Left handed knit stitch...help!

Hi everyone! I am a new, self-taught, left handed knitter. So far I have only complete scarfs, and only in the garter stitch. I’ve watched every video online that I can find, but I everything I try comes out the same…in the garter stitch! I really want to do a basic knit-stitch but I have no idea what I am doing wrong. Does anyone have any advise or suggestions?

Thanks so much!


So you knit your sts from the right needle to the left? Then insert your left needle from back to front in the front leg of the st on the right needle. Wrap the yarn the same direction you do for a knit st and bring the st to the back on your left needle. Maybe the knitting backwards video would help.

Here is a site that explains knitting and purling backwards. To get regular stockinette stitch and not garter stitch you will need to knit a row and purl a row just as the righties do. This site is written for folks who knit right handed and want to learn left handed knitting so they can use that skill as needed, but it should work for teaching you how to do it too. I found this the clearest easiest to follow instruction when I was wanting to learn.

Self taught lefty here too :slight_smile: Sounds like you’ve either not learned to knit or not learned to purl if everything comes out garter. I knit from left to right, using my left needle to knit the new row with the rigt needle holding the work. Initially I knit the same way I purled mostly, I put my needle into the work from left to right (the opposite way the right needle was pointing) but unlike a purl I would put my left needle behind the right needle & wrap the yarn back there. Everything looked fine I guess but once I figured out that I should be putting my left needle into each stitch the same direction as the right needle my stitches lined up better from row to row. The best way I can discribe it (to myself anyway) is I used to knit & purl with my needles crossing like swords but now I knit with my needles sliding along side each other & still purl with a sword fight.
I’m a very visual person so the thing that helped me the most is a cheapy little book I picked up at Wal-mart in with the knitting needles called “I taught myself to knit -pocketbook guide” it’s a Boye product & came with a set of needles. It has both a left & right handed section with LOTS of pictures.
HTH’s! :mrgreen:

By the way, this business of knitting one row and then purling one row is called stockingette, or stocking, stitch. It will give you all bumps on one side (the purl side) and all "V"s on the other (the knit side), and that’s what you sound like you’re trying to get.

I’m a lefty, too, but I knit regular continental style. I highly recommend you join Ravelry, and check out the lefty groups on there. There are a lot of lefties knitting from right needle to left, and they have videos and advice. Sometimes things get controversial (like if someone says “just learn to do it the right way!”) but there are years of experience there and I am sure also links to videos.

I don’t think you’re doing anything wrong. Garter stitch IS a basic knit stitch. It’s called garter when you knit every row on both sides. If you want the classic stockinette stitch (looks flat like little v’s) that is purled on one side and knit on the other. If you can purl you can do it. :thumbsup:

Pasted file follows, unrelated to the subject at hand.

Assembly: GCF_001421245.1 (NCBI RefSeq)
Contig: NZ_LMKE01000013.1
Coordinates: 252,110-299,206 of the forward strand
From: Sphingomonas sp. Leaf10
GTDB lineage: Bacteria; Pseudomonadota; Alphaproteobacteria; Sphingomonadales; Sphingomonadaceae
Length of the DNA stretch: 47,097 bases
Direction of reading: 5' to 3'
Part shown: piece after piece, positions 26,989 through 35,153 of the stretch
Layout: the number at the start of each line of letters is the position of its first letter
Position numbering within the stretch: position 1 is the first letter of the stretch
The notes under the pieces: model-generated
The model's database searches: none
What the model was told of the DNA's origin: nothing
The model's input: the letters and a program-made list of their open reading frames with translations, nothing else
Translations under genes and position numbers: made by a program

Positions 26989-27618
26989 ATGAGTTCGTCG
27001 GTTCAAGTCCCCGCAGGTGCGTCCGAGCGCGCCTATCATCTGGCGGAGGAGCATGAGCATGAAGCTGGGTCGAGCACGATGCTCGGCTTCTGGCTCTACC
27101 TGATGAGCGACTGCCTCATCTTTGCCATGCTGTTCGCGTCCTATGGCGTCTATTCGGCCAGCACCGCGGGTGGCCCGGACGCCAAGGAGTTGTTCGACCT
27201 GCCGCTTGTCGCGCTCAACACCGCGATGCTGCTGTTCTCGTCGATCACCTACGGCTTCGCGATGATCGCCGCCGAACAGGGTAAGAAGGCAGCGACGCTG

I’m a lefty and knit English style or right handed. I am also self taught and just never knew there was more than one way to knit. I’ve tried to learn to knit Continental but the yarn feels wrong in my left hand. and as everyone else has said check out ravelry for the Lefties group.

im a self-taught left and I learned how to purl from Amy’s video’s here. Knitting and purling combinations produce different types of stitches. If you want to do stockinette stitch, you might want to add a border of 2 or 3 stitches on each side so that it doesnt curl as much (stockinette has a tendency to curl).

I’m laughing at this conversation! NOT at Tiffany’s problem, but at myself. I’m also a lefty, and mostly self-taught (a friend taught me how to hold Continental style, which I find MUCH easier). I’m still a beginner as far as following patterns, but I can knit and purl either handed. For a stockinette stitch I knit every row, with alternate hands. Until I read this, it never occurred to me that I was doing something unusual.

So far have only made hats and scarves that don’t need patterns. I’m attempting to follow a pattern for the first time and found in the instructions the line “stop on a Purl row” and I realized I have NO idea which rows are technically “purl” vs. “knit”. They all look the same to me, and are all knit from the same side. I assume it means I will need to actually flip the whole thing over at some point, and work something from the back side. I’m sure I’ll figure it out when the time comes.

But I have to wonder, wouldn’t it just be easier if we were all taught to knit both-handed, and the patterns were written with the assumption that it WASN’T flipped over after every row? It seems to me that the patterns would be MUCH easier to follow that way. Or am I unusually co-ordinated to be able to do this? Being a Lefty does force a person to be more ambidextrous in order to live in a right-handed world, so maybe I’m overestimating everybody else’s dexterity? And with the videos linked above for the backwards knitting, is it any different from frontwards knitting? Isn’t it just the same thing in the other direction?

If it works, don’t knock it :smiley:
I taught myself too, and am one of those “mostly” lefties, but at the beginning purling made no sense, so I knitted back and forth and flipped the work when a purl stitch came up. It’s a lot easier when you learn to purl–with either or both hands!